At 5 feet tall and 100 pounds, with a layered hairdo and a sparkling smile, Sarah Wright has looks that have gotten a lot of people into trouble.
The 20-year-old Fairfax County police cadet and another youthful-looking cadet walked into 200 stores countywide for three weeks in May, poised to buy wine and liquor. Sales clerks in almost half the stores sold them the beverages without checking their ages, resulting in the arrests of 90 persons for illegal sales of alcoholic beverages to minors.
"I'm appalled," Capt. Richard J. Rappoport, commander of the Reston District Station, said yesterday in announcing the results of the undercover investigation. Rappoport said the police department, which began the operation because of citizen complaints, said it had expected that about 10 percent -- not a whopping 45 percent -- of the stores would violate the state wine and liquor sale laws.
"Frankly, we are very concerned that minors were able to purchase alcoholic beverages unchallenged at nearly half the establishments checked," said Maj. E.A. Stevens, commander of the police department's patrol bureau. "Obviously, we will have to continue our enforcement efforts."
The businesses with the highest percentage of violations included Peoples Drug Stores, where arrests were made at 12 of 21 stores; Drug Fair, with eight arrests at 15 stores visited, and Dart Drug, with eight arrests at 16 stores visited. Violations were found at six of 18 Giant Food stores. Police arrested sales persons at six of the eight Virginia Alcoholic Beverage Commission outlets visited.
Sue Challis, a spokeswoman for Giant Food, said, "We were one of the first to come up with a formal program to train employes in how to be in compliance with the law." She said a reminder for employes to check identifications is built into the stores' checkout scanner system, and added, "Our record up until now has really been exemplary."
Virginia law requires persons to be at least 21 years old to purchase wine and liquor legally. The law was changed two years ago, setting the age limit for beer purchasers at 21, but a grandfather clause in the law allows persons born on or before July 2, 1966, to purchase beer.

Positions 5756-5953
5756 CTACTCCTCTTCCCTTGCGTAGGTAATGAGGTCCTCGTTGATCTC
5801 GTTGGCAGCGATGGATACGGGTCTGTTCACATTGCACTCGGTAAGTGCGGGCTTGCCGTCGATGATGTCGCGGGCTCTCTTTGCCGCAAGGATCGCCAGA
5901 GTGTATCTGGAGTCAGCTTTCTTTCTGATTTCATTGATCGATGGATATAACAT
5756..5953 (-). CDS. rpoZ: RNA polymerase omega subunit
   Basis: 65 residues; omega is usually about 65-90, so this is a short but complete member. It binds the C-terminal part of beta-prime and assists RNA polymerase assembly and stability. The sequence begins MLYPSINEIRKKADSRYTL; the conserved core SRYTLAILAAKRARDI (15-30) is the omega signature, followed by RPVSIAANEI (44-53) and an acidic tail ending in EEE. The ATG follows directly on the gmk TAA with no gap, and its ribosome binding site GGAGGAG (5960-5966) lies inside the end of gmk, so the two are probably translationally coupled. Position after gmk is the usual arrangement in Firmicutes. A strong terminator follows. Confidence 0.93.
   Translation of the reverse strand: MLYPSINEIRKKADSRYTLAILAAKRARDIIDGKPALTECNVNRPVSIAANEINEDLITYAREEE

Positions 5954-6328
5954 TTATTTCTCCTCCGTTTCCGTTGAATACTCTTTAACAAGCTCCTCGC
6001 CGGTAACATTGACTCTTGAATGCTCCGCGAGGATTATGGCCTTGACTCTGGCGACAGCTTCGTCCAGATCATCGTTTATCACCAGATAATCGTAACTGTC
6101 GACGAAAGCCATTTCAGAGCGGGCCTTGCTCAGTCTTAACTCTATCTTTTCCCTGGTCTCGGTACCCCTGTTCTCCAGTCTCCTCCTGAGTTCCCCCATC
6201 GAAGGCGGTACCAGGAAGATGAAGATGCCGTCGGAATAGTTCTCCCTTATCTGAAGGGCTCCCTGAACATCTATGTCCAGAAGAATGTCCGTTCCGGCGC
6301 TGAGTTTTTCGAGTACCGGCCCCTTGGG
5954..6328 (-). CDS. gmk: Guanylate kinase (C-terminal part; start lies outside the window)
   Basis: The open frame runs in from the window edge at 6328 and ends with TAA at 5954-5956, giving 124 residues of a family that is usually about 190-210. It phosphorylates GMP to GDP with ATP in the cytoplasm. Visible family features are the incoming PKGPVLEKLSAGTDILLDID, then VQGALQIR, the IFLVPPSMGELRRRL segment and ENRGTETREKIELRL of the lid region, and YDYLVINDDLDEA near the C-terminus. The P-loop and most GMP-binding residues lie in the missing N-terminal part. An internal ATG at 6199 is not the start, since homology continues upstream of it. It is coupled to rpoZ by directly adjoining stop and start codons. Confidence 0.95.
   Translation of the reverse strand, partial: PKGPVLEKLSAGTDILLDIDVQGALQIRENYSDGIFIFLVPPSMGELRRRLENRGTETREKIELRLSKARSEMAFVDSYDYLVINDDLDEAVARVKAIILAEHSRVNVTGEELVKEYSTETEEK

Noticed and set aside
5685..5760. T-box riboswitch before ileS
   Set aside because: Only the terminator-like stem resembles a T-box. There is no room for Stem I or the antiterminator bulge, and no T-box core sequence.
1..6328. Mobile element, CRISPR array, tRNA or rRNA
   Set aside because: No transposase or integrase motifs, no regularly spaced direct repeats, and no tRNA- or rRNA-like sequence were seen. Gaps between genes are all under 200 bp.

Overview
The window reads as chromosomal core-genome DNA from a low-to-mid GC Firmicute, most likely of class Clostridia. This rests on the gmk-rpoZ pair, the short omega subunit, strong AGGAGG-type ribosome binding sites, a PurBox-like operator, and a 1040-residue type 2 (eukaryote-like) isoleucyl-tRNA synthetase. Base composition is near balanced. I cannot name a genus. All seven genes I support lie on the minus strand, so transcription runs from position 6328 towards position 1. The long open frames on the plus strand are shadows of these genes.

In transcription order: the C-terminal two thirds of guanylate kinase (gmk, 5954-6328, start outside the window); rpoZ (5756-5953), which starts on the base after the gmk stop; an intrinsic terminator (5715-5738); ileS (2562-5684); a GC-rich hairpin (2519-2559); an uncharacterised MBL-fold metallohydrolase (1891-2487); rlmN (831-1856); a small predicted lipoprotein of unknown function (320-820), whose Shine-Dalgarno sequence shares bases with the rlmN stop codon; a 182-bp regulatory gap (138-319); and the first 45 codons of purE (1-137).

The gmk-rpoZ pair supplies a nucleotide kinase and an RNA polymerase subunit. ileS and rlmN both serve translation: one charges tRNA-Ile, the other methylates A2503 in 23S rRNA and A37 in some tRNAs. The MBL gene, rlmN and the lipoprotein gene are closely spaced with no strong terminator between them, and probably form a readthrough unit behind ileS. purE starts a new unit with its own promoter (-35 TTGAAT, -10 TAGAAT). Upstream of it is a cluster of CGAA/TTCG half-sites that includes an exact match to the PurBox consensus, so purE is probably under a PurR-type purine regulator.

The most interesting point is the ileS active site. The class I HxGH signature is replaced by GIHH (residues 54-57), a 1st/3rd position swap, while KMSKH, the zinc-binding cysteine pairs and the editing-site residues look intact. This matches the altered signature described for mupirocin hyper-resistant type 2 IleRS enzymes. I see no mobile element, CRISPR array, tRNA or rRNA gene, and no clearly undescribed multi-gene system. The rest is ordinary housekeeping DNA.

The police department directed its cadets to purchase wine at retail establishments and rum at the state-owned Alcoholic Beverage Control stores. The operation was timed to coincide with high school proms and graduations.
Wright, a student at Northern Virginia Community College who plans to attend the police academy next year, was selected for the undercover operation because of her youthful looks, according to law enforcement officials.
Surrounded by bottles of Riunite, Bacardi rum and California Cooler that she had purchased, Wright told reporters yesterday that she was surprised at how easy it was to purchase the liquor and wine. Once the bottles had been bagged, a plainclothes police officer in the store would arrest the sales clerk on the misdemeanor charge.
It was then that the youthful looking cadet was accused of looking old.
"One lady said I had wrinkles," said Wright, who visited as many as 38 stores in one day. "They said, 'She looks so old to me.' One thought I was about 28 to 30. It's been an experience."
As the operation progressed, stores began circulating her description, Wright said. Police then added a second cadet, David A. Mulvey, 19, a gangly part-time student.
"I was dressed like this and the guy didn't even ask me for identification ," said Mulvey, modeling his undercover uniform: Nike shoes, corduroy pants and a polo shirt. "I was kind of nervous at first, until I got the hang of it."